Don Kavanagh samples a heavenly sip with a somewhat hefty price tag

How much would you pay for a Marlborough sauvignon blanc?

We've become so used to picking up a bottle of savvy for less than $20 that the question isn't something I've really thought about until now.

That has changed with the launch of Brancott Estate's super-premium Chosen Rows 2010 sauvignon blanc, a wine that has been years in the making and has been released with an $80 price tag. That makes it the most expensive sauvignon blanc produced in New Zealand and it also raises a couple of interesting questions.

The first question, of course, is how does one justify such a price for a wine we're more used to picking one up for $17.99?


Well, a hell of a lot of work has been put into this wine. Special vines were selected from various parts of the vineyard; selected bunches were then hand-picked and crushed before half of them were fermented exquisitely slowly to preserve as much fruit character as possible.

After fermentation, half of the wine was aged in French oak cuvees to give it a little more texture and body and the resulting wine was then left on its lees for eight months to pick up more flavour and body. The results are quite stunning, with the wine living up to its hype and delivering an elegant and smooth version of sauvignon blanc that makes the standard el cheapo supermarket savvy taste like weasel's piss.

It's got it all - lovely wafts of tart citrus, a hint of brine and even onion skin on the nose and voluptuous fruit notes that sing across the palate. It's integrated, sumptuous and texturally to die for ... but is it worth $80?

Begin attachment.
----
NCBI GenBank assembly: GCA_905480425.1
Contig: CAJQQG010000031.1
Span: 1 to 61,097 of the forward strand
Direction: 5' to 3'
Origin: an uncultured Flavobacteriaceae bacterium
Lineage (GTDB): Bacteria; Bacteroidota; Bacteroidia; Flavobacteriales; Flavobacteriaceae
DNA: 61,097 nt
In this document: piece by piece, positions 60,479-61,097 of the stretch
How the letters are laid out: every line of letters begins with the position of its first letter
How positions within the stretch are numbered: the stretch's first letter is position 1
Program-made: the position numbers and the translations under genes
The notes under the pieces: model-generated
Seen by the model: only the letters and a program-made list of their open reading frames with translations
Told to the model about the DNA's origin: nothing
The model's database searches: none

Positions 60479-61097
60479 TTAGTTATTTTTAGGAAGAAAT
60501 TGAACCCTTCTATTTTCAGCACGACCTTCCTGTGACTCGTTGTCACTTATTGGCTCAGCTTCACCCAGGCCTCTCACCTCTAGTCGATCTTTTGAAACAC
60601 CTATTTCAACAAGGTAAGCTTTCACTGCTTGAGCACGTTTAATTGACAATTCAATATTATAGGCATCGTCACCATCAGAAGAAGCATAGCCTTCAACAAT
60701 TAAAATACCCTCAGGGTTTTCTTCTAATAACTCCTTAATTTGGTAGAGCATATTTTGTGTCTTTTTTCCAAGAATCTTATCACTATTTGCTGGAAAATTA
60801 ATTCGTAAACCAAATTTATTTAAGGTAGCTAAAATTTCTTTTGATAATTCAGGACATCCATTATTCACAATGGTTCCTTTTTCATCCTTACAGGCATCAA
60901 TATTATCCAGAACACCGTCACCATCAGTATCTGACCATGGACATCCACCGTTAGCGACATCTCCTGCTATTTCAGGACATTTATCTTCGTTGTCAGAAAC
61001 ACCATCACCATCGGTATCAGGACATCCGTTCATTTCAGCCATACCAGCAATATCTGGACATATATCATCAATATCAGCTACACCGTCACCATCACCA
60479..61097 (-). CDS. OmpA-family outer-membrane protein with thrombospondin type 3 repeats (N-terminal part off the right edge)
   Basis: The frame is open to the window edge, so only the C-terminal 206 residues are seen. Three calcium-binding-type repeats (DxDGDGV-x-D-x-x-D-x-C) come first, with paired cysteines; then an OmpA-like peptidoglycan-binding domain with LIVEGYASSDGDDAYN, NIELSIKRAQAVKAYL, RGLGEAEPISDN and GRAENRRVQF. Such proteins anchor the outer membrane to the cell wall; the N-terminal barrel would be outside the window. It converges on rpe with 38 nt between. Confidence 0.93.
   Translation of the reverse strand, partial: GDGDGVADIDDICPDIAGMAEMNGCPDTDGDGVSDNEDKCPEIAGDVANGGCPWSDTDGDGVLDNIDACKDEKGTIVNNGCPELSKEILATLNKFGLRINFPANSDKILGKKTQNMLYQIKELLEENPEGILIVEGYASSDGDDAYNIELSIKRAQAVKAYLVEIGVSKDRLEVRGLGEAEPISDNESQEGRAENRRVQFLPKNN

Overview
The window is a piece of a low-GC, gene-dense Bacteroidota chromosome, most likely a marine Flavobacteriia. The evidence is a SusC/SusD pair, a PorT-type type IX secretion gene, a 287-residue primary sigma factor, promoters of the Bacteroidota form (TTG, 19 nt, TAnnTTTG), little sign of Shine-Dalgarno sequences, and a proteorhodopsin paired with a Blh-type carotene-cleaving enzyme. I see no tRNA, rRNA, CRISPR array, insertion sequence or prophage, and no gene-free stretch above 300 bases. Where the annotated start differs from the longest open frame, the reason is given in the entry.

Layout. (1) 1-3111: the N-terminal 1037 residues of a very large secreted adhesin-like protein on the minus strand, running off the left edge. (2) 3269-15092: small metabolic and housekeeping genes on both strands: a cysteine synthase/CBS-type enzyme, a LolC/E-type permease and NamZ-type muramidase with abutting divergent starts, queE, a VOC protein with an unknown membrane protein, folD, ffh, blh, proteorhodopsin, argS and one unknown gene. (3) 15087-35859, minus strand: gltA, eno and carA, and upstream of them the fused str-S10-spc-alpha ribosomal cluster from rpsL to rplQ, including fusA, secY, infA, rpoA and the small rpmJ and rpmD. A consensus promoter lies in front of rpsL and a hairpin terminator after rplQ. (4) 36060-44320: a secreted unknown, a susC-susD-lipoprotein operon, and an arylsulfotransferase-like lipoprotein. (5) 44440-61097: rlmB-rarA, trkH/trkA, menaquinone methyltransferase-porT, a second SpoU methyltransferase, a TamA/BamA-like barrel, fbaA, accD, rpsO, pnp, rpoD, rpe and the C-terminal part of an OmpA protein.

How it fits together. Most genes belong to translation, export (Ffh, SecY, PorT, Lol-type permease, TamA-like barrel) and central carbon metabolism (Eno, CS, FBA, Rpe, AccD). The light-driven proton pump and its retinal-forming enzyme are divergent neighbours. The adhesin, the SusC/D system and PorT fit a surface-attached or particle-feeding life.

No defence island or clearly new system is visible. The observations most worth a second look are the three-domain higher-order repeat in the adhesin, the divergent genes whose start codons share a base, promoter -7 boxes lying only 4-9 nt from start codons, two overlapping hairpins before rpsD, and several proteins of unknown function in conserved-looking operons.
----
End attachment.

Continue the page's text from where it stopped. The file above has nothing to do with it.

That's not a question I can really answer, because it is not up to me to say whether it is or it isn't worth the money. I do know it is one of the best sauvignon blancs I've tasted, but it's up to others whether or not they are willing to shell out the shekels. And it appears they are, because the wine has already been selling well at the cellar door.

In a wider sense, though, the launch of an $80 sauvignon is perhaps the first step in reclaiming the wine high ground and getting people out of the bargain bins. There are plenty of wines from New Zealand that cost $80 and more, although sauvignon blanc - with some notable exceptions - has struggled to break the $35 mark.

Putting one out at $80 is a risk, but a well-thought-out one; if this sells, it opens the gates for a more muscular approach to premium wine, at least when it comes to price.

So perhaps the dawn of this utterly gorgeous wine is also the beginning of the end for the bargain hunters. Slug back your sauvignon in peace for the moment, but be prepared to pay the price when the next generation comes over the horizon.